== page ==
Thailand, which has been trying to improve air safety standards for months, kept a brave face yesterday as the United States aviation authority downgraded the kingdom's ratings.
Although the move has no immediate impact on Thai airlines, there are fears that it could trigger more serious knock-on effects on one of Asia's fastest-growing air hubs.
The US Federal Aviation Administration (FAA) revealed on Tuesday that it had downgraded Thailand's Department of Civil Aviation from Category 1 to Category 2 because it did not meet "minimum international standards".
It effectively blocks Thai airlines from starting new flights to the region even though no Thai carrier currently flies to North America.
Thai Transport Minister Arkhom Termpitayapaisit told reporters yesterday that one of the weak points identified by the FAA was that there were simply not enough skilled aviation officials.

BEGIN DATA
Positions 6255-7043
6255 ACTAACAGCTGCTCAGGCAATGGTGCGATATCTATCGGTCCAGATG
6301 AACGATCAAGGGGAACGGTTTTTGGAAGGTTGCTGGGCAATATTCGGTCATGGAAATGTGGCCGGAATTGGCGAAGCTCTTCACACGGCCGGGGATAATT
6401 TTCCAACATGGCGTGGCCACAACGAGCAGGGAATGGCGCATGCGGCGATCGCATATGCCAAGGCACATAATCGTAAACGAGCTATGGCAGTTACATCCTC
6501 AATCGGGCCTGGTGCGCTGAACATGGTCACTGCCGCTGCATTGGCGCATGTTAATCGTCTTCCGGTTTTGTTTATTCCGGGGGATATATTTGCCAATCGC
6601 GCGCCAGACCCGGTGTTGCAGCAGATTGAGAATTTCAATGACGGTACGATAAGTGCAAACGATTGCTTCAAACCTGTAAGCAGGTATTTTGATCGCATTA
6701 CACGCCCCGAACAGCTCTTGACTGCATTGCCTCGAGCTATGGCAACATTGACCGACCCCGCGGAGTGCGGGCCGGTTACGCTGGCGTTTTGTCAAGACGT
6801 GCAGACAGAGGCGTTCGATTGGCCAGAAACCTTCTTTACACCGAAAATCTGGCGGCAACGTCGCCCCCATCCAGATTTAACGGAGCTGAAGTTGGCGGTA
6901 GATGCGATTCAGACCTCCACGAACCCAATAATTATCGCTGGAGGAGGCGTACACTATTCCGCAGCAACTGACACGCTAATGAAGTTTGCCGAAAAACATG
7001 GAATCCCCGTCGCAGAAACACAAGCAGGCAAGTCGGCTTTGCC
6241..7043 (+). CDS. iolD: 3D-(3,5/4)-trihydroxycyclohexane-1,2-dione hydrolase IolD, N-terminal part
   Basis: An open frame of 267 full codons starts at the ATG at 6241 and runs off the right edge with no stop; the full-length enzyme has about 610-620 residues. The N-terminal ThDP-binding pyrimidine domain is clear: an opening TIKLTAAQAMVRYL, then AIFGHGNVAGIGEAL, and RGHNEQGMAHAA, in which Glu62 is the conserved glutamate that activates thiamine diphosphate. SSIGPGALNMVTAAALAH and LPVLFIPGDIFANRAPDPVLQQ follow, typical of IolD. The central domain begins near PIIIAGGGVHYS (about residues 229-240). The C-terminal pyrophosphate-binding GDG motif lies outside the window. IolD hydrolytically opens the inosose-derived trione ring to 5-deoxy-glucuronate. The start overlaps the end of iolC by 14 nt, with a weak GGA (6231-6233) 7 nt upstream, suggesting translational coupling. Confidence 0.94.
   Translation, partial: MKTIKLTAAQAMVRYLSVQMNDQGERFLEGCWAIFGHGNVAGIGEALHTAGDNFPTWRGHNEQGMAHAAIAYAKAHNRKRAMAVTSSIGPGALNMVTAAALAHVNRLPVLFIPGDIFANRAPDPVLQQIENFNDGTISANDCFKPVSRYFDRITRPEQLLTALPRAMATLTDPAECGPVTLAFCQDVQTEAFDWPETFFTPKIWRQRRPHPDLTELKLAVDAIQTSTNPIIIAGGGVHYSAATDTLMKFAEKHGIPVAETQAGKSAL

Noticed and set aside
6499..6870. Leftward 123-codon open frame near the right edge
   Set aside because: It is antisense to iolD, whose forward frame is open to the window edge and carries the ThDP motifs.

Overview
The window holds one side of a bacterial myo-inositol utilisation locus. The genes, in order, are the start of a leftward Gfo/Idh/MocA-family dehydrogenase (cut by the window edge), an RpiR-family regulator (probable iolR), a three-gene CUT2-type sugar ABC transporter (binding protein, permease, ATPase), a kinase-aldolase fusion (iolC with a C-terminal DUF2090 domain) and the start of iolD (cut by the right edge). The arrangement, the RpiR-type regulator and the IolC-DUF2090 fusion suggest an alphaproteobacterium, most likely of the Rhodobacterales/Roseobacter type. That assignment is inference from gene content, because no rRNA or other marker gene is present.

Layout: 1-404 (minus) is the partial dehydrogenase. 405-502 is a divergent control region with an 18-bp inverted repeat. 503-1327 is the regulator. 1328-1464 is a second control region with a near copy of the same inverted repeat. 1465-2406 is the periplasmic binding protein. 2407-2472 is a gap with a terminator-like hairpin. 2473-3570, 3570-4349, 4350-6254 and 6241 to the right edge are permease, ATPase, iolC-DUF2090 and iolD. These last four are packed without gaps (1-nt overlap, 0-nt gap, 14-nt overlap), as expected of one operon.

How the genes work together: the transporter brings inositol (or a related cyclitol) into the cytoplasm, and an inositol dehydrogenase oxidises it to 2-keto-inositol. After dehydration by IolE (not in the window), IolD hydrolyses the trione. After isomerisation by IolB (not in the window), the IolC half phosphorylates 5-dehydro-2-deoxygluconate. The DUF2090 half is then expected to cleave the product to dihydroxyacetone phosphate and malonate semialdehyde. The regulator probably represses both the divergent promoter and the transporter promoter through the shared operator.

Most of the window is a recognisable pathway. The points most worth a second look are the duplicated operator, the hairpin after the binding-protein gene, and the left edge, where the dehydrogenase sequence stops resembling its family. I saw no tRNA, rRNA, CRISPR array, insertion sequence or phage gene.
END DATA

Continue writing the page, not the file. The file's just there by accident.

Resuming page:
Thailand has a growing fleet of airplanes, both in quantity and diversity, and we have difficulty keeping up with the training of auditors and inspectors.
MR ARKHOM TERMPITAYAPAISIT, Thailand's Transport Minister
"Thailand has a growing fleet of airplanes, both in quantity and diversity, and we have difficulty keeping up with the training of auditors and inspectors," he said during the press conference.
The Department of Civil Aviation needs to rethink its personnel management strategy for the industry's long-term sustainability, he added.
Thai Deputy Prime Minister Somkid Jatusripitak told Reuters that the financial impact of the FAA downgrade is small, "but there is an impact in terms of (business) sentiment".
Thailand has been trying to beef up regulatory standards since early this year, when the International Civil Aviation Organisation raised concerns about the quality of oversight in the country's aviation sector. This led to greater scrutiny of Thai airlines, as well as temporary bans on new and charter flights by South Korea, Japan and China.
Of greater concern now is an audit by the European Aviation Safety Agency, the results of which are due to be announced later this month. If that leads to a downgrade, it would affect state-owned carrier Thai Airways, which flies to Europe.